Adjustable rate mortgages, which have gotten a lot of attention for the headaches they cause borrowers, are turning out to cause headaches for lenders as well.

Tracking the indexes, changing rates and payments, notifying borrowers and, of course, collecting monthly payments -- all the functions that are know in the industry as servicing -- are a lot more complicated and expensive for adjustable mortgages than for fixed-rate loans.

Most lenders so far haven't been able to figure out what these extra costs add up to, but it seems certain that they ultimately will find their ways into the rates borrowers are charged for ARMs.

"We don't have a good handle on that yet," said Richard E. Knapp, chairman of Landmark Savings in Pittsburgh, "but I'm sure they're considerably more expensive to service. They've got to be."

Many lenders already are adding an eighth of a percentage point to their ARMs to cover the additional costs, but most candidly admit they have no idea whether that is enough.

As a general rule, lenders in the past added three-eighths of a percentage point to the loan rate to cover servicing. With fixed-rate loans, the lender's cost is usually less than that, so he can make a profit. Mortgage bankers, who sell their loans to investors to get new money for more loans, get much of their income from servicing.

Indeed, there is enough profit to make servicing contracts valuable commodities that can be bought and sold in much the same way loans themselves are. Several billion dollars' worth of servicing contracts have changed hands this year alone.

But adjustable mortgages plainly involve a lot more work for the servicer.

Where once a mortgage banker or savings and loan had only to recalculate the escrow account once a year and send out a new packet of coupons, a company servicing adjustable loans has to keep track of every index that is used in any of its loans. It has to keep track of when the loans come up for adjustment, make sure that the borrower is notified in advance -- making sure that computers don't forget weekends and holidays -- and then, of course, it has to make the actual adjustment.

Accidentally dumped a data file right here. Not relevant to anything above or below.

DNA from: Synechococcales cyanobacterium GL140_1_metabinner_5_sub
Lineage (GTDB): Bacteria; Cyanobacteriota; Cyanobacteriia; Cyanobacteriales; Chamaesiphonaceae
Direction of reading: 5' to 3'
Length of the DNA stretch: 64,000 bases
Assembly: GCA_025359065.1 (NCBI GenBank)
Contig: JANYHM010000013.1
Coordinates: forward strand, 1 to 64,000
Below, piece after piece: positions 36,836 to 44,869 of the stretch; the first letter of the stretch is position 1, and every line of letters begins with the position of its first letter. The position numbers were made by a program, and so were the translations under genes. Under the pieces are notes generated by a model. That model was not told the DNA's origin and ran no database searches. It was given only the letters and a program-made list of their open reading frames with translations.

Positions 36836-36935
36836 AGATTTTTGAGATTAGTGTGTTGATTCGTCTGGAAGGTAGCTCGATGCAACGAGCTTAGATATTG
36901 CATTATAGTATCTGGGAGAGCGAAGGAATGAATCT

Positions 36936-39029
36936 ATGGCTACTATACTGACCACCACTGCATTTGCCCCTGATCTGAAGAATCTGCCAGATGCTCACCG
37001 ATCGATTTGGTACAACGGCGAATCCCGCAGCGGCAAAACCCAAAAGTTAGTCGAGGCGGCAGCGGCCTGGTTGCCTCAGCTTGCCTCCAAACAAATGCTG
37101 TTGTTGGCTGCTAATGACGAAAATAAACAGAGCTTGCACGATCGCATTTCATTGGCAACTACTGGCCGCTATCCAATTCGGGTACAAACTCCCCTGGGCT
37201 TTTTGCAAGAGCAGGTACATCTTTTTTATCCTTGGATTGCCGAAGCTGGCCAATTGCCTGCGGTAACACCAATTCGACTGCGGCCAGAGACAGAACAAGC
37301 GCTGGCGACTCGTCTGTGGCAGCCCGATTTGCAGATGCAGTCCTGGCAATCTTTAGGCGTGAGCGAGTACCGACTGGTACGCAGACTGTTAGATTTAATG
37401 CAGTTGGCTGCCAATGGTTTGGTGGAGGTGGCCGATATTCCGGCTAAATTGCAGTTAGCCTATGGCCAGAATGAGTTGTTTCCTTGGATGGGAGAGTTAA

Computers are essential.

"If it wasn't for IBM and Lotus 1-2-3, I don't know what we'd do," said Jerry A. Bills, president of Fidelity Federal, a small savings and loan in Galesburg, Ill.

But even computers are not enough.

A roundtable discussion of ARMS servicing at the Mortgage Bankers Association of America's annual convention last month in San Francisco drew a standing-room-only crowd. Participants cited everything from postage costs to the fact that "you've got to hire smarter people" to keep track of everything.

One speaker noted that his firm is owned by a big bank-holding company, and its marketing department is constantly thinking of new wrinkles for loans that are not always compatible with its computer programs.

"They'll market anything the lawyers will approve," he said. One type of loan involved negative amortization -- where unpaid interest is added to the loan balance -- with no interest on the negative amortization amount. "They got 300 of those out before we caught 'em," he said, and now, even though his company has "the most sophisticated computers around, we have to service every one of those little devils by hand."

And even when the loans are standardized, the adjustments may not be.

Suppose a lender has sold 1,000 loans to an investor, and interest rates climb, allowing a big upward adjustment, Thomas R. Harter, head of the Mortgage Bankers Association's economics department, said recently. The investor may not want to take the full adjustment on several hundred of the loans because he would risk throwing those borrowers into default.

Then the servicer is faced with having to do all of these separately, and his computer may not help. Transactions "are only program- mable if they are routine," Harter said, and partial adjustments are not routine.

Harter warned the mortgage bankers at their convention that their race to cut costs through computerization may make them less able to adapt to a changing market. Large investments in computers may make them reluctant to introduce loans that don't fit their programs.

At the same time, pressure to cut costs on variable- and fixed-rate loans is intense.

"We used to send a monthly bill and receipt plus a franked envelope," Bills said. "Those days are gone. Still, until the end of this year you get a monthly bill and receipt, and envelope and no franking. Starting in January, you get 12 coupons and 12 stickers you can put on your own envelope."

Many lenders view personnel costs as a major potential problem with ARMs. One at the mortgage bankers' roundtable remarked that while 15 percent of his firm's portfolio is adjustables, they generate 40 percent of the phone calls to his customer service department.

"Used to be, the guy went away, and that was his payment and you forgot about him," said Herschel Rosenthal, president of Flagler Federal Savings in Miami. "Now, he's going to be back in there. You're changing his payment, both up and down. Number two, most people don't understand it. So you know you're going to be talking with him. He's going to come in."

This and the other factors add costs, "and in the end it's going to get built in" to the price of the loans, he said.